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Thanks for all the wonderful memories. Our greatly missed friend. Doug McClure as Trampas in "The Virginian"

 

Clint Eastwood

 

 

 

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Clint Eastwood
Perhaps the icon of macho movie stars, Clint Eastwood has become a standard in international cinema. Born in San Francisco, he is the son of Clinton Eastwood Sr. and Ruth Wood (née Runner). The family frequently moved around Northern California when Clint was growing up before settling in Oregon. He moved to Seattle in 1951 and worked as a lifeguard and swim instructor for the military for two years, before returning to California.

In 1955 Clint began working as an actor with uncredited bit parts in B-movies. He almost gave up acting before getting his big break on the TV series "Rawhide" (1959), where he was a supporting cast member for six years. While still on the show, Eastwood was cast in his first substantial role, as "The Man with No Name" in the low-budget Italian western A Fistful of Dollars (1964). This was followed by For a Few Dollars More (1965) and The Good, the Bad and the Ugly (1966); none of the three films were released in America until 1968. His next film was Hang 'Em High (1968). He took a co-starring role in the unconventiClint Eastwood - rawhideonal musical Paint Your Wagon (1969), then combined tough-guy action with offbeat humor in Kelly's Heroes (1970) and Two Mules for Sister Sara (1970).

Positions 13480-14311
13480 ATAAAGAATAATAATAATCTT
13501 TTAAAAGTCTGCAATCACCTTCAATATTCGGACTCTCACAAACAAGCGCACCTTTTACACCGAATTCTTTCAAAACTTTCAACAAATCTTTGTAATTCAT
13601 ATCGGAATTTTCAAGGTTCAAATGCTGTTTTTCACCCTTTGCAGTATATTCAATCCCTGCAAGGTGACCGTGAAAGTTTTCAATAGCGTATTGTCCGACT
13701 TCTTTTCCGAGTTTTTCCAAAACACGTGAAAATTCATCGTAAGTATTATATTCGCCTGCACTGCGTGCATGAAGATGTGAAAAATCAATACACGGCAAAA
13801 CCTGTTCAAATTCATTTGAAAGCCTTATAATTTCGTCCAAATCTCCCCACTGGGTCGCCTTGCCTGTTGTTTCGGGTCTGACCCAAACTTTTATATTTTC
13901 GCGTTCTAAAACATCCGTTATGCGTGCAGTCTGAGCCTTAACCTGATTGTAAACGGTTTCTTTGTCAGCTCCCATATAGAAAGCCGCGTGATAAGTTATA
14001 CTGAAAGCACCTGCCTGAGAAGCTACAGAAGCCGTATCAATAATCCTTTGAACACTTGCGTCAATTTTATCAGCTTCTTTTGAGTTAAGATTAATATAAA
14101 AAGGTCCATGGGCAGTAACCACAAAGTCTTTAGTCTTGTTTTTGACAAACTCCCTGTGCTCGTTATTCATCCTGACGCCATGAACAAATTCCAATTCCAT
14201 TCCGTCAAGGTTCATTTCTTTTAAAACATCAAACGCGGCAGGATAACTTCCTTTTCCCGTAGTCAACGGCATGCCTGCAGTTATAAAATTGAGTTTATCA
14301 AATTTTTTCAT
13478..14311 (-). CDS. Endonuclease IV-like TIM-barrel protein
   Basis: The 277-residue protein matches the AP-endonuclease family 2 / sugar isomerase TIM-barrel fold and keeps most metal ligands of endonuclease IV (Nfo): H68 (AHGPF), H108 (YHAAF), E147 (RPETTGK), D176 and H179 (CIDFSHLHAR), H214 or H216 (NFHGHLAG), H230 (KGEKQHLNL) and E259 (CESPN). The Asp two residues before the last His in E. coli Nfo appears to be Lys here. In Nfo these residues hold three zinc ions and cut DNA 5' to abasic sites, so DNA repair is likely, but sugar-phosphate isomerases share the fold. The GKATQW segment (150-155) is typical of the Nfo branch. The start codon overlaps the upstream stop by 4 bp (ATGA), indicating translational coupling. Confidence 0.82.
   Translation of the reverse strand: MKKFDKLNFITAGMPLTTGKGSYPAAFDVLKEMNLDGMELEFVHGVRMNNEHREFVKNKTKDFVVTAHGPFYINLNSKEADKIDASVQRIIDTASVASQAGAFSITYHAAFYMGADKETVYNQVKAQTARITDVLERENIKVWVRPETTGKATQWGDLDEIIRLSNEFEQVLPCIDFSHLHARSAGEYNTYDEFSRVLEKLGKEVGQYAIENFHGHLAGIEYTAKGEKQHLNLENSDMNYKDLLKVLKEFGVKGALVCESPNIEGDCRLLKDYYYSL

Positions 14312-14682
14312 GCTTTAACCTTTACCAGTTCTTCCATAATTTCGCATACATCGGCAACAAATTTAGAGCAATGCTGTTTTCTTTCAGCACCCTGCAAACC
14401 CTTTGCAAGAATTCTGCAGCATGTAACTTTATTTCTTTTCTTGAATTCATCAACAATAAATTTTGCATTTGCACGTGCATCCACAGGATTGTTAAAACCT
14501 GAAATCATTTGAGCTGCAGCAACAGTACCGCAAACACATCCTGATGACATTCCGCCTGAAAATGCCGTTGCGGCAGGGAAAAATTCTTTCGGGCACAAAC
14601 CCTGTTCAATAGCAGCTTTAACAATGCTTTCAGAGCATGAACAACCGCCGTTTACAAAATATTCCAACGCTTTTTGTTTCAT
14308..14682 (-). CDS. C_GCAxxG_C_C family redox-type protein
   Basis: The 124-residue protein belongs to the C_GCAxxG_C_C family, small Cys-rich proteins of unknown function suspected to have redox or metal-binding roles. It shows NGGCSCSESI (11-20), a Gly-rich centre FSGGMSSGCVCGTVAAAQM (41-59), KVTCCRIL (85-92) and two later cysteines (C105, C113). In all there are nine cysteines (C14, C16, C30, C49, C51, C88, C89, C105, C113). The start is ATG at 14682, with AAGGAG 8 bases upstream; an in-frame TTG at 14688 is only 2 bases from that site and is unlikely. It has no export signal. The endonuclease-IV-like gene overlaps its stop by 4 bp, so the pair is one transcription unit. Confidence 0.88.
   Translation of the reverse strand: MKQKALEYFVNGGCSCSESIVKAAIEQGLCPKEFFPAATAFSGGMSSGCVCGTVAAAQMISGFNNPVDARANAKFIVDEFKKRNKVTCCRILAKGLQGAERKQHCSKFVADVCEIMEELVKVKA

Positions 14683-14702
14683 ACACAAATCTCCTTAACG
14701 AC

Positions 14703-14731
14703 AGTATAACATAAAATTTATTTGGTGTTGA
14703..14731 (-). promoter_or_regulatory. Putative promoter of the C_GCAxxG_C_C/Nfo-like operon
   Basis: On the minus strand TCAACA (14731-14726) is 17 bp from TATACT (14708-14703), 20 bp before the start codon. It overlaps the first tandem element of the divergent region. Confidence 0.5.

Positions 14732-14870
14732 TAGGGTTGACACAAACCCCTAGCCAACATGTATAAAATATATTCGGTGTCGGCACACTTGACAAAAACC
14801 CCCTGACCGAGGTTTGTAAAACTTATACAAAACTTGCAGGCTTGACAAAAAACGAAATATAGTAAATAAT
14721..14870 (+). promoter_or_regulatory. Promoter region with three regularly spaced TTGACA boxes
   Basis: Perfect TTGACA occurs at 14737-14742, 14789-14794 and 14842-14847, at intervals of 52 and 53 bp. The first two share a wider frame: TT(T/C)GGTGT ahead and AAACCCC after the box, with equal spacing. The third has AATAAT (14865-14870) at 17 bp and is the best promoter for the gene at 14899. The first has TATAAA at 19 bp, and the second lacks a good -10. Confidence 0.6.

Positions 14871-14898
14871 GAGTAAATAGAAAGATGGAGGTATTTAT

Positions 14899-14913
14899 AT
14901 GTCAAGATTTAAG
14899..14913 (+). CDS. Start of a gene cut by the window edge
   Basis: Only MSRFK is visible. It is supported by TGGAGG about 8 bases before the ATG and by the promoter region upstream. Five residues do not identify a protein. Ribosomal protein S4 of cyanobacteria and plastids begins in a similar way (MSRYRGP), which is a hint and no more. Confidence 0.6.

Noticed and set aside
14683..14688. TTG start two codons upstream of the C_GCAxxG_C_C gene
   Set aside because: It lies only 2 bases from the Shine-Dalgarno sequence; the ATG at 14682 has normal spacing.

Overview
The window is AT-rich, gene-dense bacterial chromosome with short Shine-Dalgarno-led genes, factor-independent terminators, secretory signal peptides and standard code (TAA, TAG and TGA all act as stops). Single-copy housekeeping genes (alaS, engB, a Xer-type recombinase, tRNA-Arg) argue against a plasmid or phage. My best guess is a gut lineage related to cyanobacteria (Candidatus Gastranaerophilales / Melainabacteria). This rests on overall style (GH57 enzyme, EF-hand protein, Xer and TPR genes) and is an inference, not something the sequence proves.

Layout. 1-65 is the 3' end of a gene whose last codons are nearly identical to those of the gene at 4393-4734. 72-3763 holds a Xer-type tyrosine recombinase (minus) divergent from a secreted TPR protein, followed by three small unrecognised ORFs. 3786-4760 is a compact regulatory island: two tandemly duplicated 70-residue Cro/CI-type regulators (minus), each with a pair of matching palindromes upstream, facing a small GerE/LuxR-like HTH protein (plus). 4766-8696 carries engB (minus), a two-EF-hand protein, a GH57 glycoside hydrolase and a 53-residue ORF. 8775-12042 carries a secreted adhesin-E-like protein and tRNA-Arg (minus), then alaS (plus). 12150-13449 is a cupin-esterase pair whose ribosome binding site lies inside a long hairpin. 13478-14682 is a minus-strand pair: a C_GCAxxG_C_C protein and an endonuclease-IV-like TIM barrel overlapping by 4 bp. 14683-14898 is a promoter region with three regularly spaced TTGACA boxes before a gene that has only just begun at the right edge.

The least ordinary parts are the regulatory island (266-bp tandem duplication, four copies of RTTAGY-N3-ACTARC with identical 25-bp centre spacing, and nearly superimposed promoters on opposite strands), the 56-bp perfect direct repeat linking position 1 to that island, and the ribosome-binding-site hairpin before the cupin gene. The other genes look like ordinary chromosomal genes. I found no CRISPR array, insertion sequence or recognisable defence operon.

1971 proved to be a turning point in his career. He directed his first movie, the thriller Play Misty for Me (1971), in which he played a man being stalked by a crazed female admirer whose obsession with him turns from sexual to violent. That same year, he played the hard edge police inspector in Dirty Harry (1971), which invented the loose-cannon cop genre that has been imitated even to this day, and made Eastwood a superstar at last. He subsequently found work in American revisionist westerns like High Plains Drifter (1973), which he also directed. Eastwood had a constant stream of quality films over the next few years, teaming up with Jeff Bridges in Thunderbolt and Lightfoot (1974), starring in the "Dirty Harry" sequels Magnum Force (1973) and The Enforcer (1976/I), the quintessential western The Outlaw Josey Wales (1976), the shoot-'em-up road adventure The Gauntlet (1977), the hugely successful comedy Every Which Way But Loose (1978) with Clyde the orangutan, and the fact-based thriller Escape from Alcatraz (1979).